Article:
What is success?

I was working with a business not that long ago, who anyone would have guessed (or assumed) that they would have the answer to everything. A long standing, larger firm, they appeared to be the epitome of a “belt and suspenders” kind of firm: a plan in place for everything. An answer for every issue. So as part of my usual discovery process, I asked the owner what their definition of success is for their firm.

Blank stare. <Pause.> <Pause.> <Pause.>

“Um, well, we’re in business. We don’t really discuss it much beyond that.”

This isn’t really all that uncommon. Business owners start as entrepreneurs; and entrepreneurs start off with a good idea for a business – not typically just business. Entrepreneurs are incredible people: they’re passionate about what it is they do.  Think about the innovators of industries – Dell, Microsoft, Nordstrom, Apple … they have a passion for something. Whether it’s Grandpa Nordstrom making shoes in the New World, or Michael Dell building computers from his college dorm room – it’s still a passion for what the business is about.

So it’s not all that surprising when the other aspects of actually RUNNING a business aren’t quite as much fun as the actual “doing” part of the business. Take me for example: I hate accounting.  Hate it. Nothing bores me more. Do I understand it? Sure (reluctantly at times to be truthful).  But do I want to do it? ARE YOU NUTS? No. I want to do what I love: marketing, research, strategy and planning.

So I hired someone to help me with the parts I don’t particularly think about, or even want to think about.

The same can be said for anyone. Innovators love what they do – but that doesn’t always include all the parts of business. Steve Jobs is a great example. We will always be affected by him and his incredible innovations. He was brilliant beyond belief. But have you ever asked a former Apple employee about the infamous elevator ride where an unsuspecting employee got on the elevator with Steve, who asked “So what have you done for the company?” and by the end of the elevator ride, the poor employee no longer had a job?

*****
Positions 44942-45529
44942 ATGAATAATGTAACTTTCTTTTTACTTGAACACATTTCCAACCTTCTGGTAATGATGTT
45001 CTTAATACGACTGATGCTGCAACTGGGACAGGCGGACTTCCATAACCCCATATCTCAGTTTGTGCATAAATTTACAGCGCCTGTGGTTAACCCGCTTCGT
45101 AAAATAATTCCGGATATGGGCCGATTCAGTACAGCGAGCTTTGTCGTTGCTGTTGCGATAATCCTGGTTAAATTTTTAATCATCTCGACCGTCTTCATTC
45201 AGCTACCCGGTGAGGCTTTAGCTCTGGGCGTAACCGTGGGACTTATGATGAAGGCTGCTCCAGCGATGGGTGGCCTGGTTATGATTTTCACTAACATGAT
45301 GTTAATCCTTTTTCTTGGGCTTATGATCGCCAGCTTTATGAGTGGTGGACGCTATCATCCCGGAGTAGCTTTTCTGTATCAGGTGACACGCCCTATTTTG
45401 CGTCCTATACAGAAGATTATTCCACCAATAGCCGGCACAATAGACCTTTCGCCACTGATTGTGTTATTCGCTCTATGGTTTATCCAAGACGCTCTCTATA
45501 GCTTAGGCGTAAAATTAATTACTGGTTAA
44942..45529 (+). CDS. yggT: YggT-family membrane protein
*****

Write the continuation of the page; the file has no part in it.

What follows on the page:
No one can possibly be great at everything. Even the GREATS – Michael Jordan, Bill Gates, Steve Jobs, Warren Buffet — it doesn’t matter who you pick, there was something they weren’t great at.

So my advice: hire people who care as much as you do about the firm’s success – but are still brilliant at what they do – be it accounting, planning, research or just basic business management. – so you can do what you do best!

Action Plan:

  • What are you not good at? Are you putting off “doing” it because you don’t like it? Could this start to become a problem in your business?
  • Outsourcing is a scary word to many entrepreneurs. What’s holding you back from doing so if you know you’re not good at a particular area – and you know there are others who can do it better? What plan can you devise to help yourself overcome these feelings?
  • What additional steps might make you feel better about turning over parts – even small tasks – over to someone else in your business?

There you have it. Class dismissed. No grades or homework from anyone else but you – and the only grades that matter are the difference you make in the world and the number of commas and zeros on your bank balance.


Category: Organizational Management

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